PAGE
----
Former Melbourne AFL star and club chairman Jim Stynes, whose legacy extended far beyond football, has died from cancer. He was 45.
Stynes passed away with his wife Sam and children Matisse and Tiernan by his side at 8.20am (AEDT) on Tuesday after a two-and-a-half year battle with cancer.
Born in Dublin, Stynes was one of the most remarkable stories in the history of Australia's home-grown football code.
He was recruited in the mid-1980s by Melbourne as part of the "Irish Experiment'' and went on to become the program's most outstanding success.
Graduating from one of the club's most enduring and resilient players to its chairman, Stynes became the first international player to win the Brownlow Medal in 1991.
He holds the AFL record for the greatest number of consecutive games - 244 - and played a total of 264 for the Demons after making his senior debut in 1987.
Stynes also won a club-equalling four best and fairest awards.
He was awarded an Order of Australia in 2007 and was Victorian of the Year in 2003.
He had a remarkable effect on the community, especially through his leadership of the Reach Foundation, which was instrumental in helping put young at risk people back on track.
When Stynes replaced Paul Gardner as Melbourne chairman in mid-2008 the club was in dire financial straits.
By the time he handed the reins to close friend Don McLardy earlier this year, the oldest AFL club of all was once again on a stable footing.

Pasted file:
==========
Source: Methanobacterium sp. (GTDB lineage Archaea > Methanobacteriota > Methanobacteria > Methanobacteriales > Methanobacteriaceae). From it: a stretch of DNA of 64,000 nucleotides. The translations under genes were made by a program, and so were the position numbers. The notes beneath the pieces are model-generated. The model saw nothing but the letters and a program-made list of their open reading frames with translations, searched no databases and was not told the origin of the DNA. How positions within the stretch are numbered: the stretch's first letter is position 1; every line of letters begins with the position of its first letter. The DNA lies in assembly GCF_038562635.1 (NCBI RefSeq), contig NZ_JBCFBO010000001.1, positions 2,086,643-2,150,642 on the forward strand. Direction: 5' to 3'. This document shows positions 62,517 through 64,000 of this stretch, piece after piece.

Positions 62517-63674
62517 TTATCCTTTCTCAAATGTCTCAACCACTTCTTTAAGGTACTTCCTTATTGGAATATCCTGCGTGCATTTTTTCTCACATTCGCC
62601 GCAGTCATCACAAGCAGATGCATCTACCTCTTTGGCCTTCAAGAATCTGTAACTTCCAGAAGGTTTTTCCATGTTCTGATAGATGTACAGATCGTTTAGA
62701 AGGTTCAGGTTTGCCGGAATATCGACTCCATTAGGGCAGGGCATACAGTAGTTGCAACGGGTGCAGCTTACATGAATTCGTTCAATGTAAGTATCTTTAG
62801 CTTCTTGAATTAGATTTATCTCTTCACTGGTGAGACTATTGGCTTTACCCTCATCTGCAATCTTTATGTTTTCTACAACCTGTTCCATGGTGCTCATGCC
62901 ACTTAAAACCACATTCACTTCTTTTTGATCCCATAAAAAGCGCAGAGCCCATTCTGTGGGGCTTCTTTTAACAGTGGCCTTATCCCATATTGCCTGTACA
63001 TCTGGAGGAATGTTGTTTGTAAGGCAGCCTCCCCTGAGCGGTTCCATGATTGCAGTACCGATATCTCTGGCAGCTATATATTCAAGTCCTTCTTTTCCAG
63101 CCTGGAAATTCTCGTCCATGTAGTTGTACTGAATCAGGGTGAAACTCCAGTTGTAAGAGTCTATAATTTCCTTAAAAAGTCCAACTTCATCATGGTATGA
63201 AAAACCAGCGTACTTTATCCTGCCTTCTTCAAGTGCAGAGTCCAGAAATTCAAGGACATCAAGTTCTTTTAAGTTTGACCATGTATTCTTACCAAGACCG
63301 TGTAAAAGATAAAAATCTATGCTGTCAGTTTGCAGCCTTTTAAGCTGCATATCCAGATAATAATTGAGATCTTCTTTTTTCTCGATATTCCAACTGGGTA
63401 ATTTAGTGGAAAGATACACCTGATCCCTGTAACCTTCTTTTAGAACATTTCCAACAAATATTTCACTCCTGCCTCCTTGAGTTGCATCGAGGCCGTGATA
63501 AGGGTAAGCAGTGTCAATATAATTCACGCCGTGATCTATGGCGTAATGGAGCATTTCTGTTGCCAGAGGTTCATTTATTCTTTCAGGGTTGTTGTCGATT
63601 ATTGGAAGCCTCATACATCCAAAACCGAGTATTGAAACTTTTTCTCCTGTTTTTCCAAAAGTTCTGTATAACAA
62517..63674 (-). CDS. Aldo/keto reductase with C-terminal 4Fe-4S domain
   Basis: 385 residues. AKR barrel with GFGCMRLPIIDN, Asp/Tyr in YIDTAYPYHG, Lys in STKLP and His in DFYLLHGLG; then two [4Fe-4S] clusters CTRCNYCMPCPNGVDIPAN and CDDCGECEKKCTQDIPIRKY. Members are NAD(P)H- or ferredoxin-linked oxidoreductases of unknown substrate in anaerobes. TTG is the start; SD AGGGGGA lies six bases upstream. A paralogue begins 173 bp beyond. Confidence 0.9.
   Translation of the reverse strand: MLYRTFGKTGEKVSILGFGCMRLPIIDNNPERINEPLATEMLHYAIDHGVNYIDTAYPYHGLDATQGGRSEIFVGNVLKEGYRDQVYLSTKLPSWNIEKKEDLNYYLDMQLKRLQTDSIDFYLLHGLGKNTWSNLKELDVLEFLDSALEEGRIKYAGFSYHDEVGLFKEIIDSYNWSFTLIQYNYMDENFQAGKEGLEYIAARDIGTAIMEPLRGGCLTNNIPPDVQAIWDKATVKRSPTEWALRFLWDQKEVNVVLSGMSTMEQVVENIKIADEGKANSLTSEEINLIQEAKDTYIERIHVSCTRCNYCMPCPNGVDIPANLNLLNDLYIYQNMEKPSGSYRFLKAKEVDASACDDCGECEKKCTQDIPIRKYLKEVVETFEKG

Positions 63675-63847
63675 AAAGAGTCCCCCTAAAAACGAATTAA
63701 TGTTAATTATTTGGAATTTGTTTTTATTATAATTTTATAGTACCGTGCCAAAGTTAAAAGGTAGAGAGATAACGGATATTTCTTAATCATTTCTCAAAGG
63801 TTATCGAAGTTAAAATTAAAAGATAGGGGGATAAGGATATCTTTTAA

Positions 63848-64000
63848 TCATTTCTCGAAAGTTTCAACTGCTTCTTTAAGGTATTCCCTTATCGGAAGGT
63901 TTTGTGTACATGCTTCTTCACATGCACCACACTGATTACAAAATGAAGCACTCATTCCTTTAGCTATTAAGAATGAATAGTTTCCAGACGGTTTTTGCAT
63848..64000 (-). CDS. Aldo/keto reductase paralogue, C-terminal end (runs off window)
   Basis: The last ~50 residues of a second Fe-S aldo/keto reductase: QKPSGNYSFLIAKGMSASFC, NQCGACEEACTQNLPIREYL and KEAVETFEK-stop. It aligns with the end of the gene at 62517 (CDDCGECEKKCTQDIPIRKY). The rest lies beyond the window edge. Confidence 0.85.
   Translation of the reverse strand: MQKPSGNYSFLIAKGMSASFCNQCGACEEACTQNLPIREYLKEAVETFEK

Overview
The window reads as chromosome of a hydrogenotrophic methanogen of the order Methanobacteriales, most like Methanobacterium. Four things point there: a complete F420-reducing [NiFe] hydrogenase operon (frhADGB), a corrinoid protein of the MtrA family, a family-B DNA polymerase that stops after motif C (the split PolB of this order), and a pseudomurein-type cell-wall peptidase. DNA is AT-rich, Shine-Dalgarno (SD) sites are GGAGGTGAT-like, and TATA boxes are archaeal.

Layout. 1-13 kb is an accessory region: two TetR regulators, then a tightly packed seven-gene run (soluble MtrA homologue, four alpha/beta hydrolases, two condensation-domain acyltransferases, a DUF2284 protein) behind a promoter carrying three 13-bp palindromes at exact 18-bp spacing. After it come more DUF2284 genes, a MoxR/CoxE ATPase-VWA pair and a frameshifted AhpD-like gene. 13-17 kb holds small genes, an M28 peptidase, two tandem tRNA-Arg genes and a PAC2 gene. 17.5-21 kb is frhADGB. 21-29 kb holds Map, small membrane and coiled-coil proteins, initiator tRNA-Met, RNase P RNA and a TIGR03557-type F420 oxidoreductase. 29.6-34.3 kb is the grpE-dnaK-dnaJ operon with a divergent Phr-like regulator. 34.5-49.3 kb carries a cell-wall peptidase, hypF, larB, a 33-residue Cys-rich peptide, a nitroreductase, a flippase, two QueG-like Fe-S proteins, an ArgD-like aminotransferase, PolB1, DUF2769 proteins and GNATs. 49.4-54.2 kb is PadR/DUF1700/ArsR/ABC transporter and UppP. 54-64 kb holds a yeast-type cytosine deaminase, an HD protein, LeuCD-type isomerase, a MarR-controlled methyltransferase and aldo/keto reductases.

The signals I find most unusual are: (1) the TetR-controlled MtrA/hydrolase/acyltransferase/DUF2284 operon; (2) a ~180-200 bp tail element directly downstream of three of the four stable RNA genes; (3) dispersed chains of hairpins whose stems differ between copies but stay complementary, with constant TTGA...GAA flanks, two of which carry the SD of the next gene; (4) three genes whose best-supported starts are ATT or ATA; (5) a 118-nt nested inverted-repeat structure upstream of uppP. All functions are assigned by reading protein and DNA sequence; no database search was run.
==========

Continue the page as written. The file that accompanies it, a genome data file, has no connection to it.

Stynes fought a very public battle against cancer, undergoing some 20 operations, including many to have tumours removed from his brain.
All the while he kept fans and supporters updated on his condition and remained positive with messages via Twitter.
Stynes' approach to his terminal disease was uplifting and philosophical.
"I have had an experience that in some ways I am very blessed,'' he said at one point.
"I have had an insight that not many people get.
"When you are faced with that prospect it does make you sit back and stop and go, 'okay, what is really important now?'
"You realise your family - my kids and my wife Sam - they are everything to me. It's not just enough to say it - you've got to live it.''
McLardy paid tribute to Stynes' courage in a statement.
"If there is a positive to be found from the last three years, it is that we have already had an opportunity to tell Jim in person what an impact he has made on our football club, and indeed our country,'' McLardy said.
"There are few places in Australia that have not heard of or been touched by the legend of Jim Stynes - the affable Irishman who left his homeland to chase a dream, and succeeded beyond anyone's expectations.''
Sam Stynes wrote on her Facebook page that her husband was "pain-free, dignified and peaceful'' when he died on Tuesday morning with his family by his side.
"Not surprisingly, in his last week of life Jim continued to defy the odds and lived his life to the fullest attending the Melbourne vs. Hawthorn football match, his son Tiernan's 7th Birthday celebration, The MFC Blazer Ceremony and a casual Friday night dinner at Topolinos in his much loved suburb St Kilda,'' said Sam Stynes.
"In his final days Jim was immersed with insurmountable love and tenderness surrounded by his family and some close friends in the comfort of his own home.
"On behalf of Jim my heartfelt thanks to all those who have so generously cared for, guided and supported Jim throughout his challenging cancer battle.
'' ... It is an incredibly sad time, however Jim in his passing, has made us see that in our grief that we can smile in our hearts for a beautiful man who will forever hold a special place in the hearts of many.
"Jim's lesson is that life was to be challenged and treasured.''